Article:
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Wednesday, December 15, 2010

Social Determinants of Health - Dennis Raphael Responds

Dennis Raphael, Professor of Health Policy and Management, York University

The Time to Act is Now
Despite Canada’s history of developing health promotion and population health concepts and research findings, this report notes that Canada falls well behind other wealthy industrialized nations in having these ideas implemented in the form of public policy that strengthens the determinants of health. Canada’s incidence of poverty, the degree of social and health inequalities between the rich and poor, and its investments in social programs that support the health of the general population and especially the health of the most vulnerable fall well behind other wealthy nations. The report places these findings within a context that identifies how the determinants of health – or more simply living conditions – are the primary determinants of Canadians’ health. If we are to improve the health of Canadians, then we must improve their living conditions.  And as the Canadian Public Health Association has noted, the most effective means of improving the determinants of health is through advocacy for health promoting public policy.[i] Carrying out such activities through public policy action has not been a priority for most Canadian governments which instead have been focused on economic recovery, reducing deficits and debts, and maintaining the health care system.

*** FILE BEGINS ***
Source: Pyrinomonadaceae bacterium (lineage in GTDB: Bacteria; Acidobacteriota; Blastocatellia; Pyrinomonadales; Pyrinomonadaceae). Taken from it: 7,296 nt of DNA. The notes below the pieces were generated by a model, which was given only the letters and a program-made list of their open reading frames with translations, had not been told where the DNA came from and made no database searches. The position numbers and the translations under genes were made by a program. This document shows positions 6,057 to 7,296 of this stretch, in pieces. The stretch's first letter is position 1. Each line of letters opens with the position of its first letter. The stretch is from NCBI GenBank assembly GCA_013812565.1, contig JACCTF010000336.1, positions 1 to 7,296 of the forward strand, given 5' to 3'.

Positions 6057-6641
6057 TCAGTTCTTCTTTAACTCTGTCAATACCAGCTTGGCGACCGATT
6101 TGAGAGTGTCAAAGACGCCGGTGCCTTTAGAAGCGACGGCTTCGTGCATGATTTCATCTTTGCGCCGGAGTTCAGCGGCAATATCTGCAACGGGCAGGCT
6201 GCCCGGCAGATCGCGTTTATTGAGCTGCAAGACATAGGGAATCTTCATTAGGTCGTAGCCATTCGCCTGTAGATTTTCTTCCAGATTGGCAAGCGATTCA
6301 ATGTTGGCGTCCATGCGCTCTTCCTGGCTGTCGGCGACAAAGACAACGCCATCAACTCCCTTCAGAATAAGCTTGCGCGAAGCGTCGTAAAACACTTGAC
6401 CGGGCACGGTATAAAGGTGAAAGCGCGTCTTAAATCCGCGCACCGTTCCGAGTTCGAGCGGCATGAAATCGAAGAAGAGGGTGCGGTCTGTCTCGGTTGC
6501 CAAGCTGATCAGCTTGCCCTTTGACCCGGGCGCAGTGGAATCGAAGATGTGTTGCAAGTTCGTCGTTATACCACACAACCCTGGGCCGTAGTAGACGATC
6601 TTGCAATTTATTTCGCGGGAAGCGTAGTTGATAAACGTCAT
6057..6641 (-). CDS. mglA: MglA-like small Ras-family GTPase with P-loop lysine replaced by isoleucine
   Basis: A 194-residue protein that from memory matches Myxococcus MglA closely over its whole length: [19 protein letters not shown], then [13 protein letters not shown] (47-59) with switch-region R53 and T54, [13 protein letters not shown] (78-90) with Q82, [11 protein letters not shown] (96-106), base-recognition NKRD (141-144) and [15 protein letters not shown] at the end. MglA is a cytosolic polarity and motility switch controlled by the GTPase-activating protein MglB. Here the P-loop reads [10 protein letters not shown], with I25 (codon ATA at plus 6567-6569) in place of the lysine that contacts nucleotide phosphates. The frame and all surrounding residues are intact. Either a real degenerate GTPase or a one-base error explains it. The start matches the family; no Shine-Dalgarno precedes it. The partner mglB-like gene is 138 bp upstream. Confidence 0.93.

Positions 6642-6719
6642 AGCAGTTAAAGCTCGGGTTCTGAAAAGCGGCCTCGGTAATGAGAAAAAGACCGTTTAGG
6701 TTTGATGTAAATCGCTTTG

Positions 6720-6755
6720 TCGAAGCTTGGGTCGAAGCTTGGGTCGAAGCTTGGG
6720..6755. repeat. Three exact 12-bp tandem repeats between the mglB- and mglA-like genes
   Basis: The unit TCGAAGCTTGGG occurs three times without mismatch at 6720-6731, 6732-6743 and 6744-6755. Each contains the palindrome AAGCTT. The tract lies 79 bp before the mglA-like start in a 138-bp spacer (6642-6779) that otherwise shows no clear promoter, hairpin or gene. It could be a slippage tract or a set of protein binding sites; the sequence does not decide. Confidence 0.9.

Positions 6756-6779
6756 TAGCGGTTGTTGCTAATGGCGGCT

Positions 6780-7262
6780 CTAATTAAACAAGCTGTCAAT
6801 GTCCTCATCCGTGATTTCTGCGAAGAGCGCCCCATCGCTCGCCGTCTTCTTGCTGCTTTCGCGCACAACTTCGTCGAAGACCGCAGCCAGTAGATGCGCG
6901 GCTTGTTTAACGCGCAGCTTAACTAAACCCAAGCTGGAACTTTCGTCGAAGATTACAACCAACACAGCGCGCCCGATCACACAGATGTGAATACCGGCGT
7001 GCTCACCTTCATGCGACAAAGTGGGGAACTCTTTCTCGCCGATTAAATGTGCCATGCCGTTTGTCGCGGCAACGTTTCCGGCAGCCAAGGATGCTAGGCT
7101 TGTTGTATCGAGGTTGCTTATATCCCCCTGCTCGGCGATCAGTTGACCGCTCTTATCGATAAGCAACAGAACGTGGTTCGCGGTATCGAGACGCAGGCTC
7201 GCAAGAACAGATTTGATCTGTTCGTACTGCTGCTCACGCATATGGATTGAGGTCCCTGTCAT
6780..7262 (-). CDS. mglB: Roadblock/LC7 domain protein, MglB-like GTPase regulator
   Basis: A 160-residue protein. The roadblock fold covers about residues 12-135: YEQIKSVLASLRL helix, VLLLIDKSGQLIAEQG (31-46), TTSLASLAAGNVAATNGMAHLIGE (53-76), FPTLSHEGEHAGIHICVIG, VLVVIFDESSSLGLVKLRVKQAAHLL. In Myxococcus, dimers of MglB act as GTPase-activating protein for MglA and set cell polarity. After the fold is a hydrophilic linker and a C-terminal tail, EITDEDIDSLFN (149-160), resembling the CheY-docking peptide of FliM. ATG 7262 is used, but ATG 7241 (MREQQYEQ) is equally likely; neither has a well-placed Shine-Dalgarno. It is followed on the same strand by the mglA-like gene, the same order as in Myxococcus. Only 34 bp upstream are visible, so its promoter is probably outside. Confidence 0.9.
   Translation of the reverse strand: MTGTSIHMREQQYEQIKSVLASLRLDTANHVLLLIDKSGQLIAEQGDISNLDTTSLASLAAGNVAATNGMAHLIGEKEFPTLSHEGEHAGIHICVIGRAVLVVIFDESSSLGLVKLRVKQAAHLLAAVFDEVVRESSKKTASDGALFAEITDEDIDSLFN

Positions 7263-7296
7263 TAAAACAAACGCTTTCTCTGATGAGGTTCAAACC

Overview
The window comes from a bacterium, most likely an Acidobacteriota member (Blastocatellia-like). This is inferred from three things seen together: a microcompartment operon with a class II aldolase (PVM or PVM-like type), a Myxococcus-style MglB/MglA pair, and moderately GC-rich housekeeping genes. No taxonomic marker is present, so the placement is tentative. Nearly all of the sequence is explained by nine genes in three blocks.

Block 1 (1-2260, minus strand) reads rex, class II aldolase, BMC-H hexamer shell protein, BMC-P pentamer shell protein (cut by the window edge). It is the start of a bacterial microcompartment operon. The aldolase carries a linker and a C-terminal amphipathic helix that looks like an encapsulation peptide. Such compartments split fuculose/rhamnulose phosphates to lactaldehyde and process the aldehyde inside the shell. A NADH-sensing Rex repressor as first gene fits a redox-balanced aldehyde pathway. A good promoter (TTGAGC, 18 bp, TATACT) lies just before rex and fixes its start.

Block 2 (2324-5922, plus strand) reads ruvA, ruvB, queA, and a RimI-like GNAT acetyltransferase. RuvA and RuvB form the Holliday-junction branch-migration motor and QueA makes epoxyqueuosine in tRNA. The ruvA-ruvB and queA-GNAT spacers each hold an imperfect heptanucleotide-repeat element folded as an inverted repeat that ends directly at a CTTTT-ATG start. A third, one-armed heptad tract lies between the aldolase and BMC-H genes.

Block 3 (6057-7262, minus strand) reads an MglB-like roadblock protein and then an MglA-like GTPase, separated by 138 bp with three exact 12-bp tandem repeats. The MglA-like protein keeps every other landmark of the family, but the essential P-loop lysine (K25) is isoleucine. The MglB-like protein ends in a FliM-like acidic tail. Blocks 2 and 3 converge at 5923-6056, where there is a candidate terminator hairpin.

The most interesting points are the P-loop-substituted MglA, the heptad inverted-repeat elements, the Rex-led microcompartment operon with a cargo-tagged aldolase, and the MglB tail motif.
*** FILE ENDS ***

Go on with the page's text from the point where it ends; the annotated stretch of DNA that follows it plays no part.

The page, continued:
The evidence that living conditions are the primary determinants of health is extensive and compelling, not least when it comes to the health of children.[ii] Adverse living conditions not only shape the health of children but threaten the foundations of health such that the eventual onset of type II diabetes and cardiovascular disease during adulthood is firmly related to such childhood adversity. And preventing these health problems benefits not only the ones affected but also the entire society in terms of increasing productivity and reducing health care and social services costs. Improving the situation of families with children involves instituting the kinds of public policies that have been implemented in other wealthy nations as described in Appendix 2 of this report.  Canada is richer than most of these nations and has no excuse for not doing so. But we must not limit our efforts to strengthening the determinants of health of children. The largest groups of low income Canadians – with their attendant adverse determinants of health – are unattached non-elderly males and females. Public policy must be directed to improving the determinants of health for all Canadians, right across the economic spectrum.

Public policies that strengthen the determinants of health are of two kinds.  The first kind is investing in the population through provision of benefits, supports, and services.  Sometimes this involves spending on programs that benefit virtually all Canadians such as early child education and care, employment training, and provision of community-based health care and social services.  Other times this spending involves provision of adequate benefits to those who are unable to work because of illness, disability, or unemployment due to the loss of jobs in a changing economy. Recent scholarship indicates that Canada is among the lowest-spending nations in providing the determinants of health.[iii] This is surprising as evidence from the Organisation for Economic Cooperation and Development as well as the Conference Board of Canada demonstrates that such spending is not inconsistent with economic productivity and innovations but is very consistent with improved health and quality of life.[iv]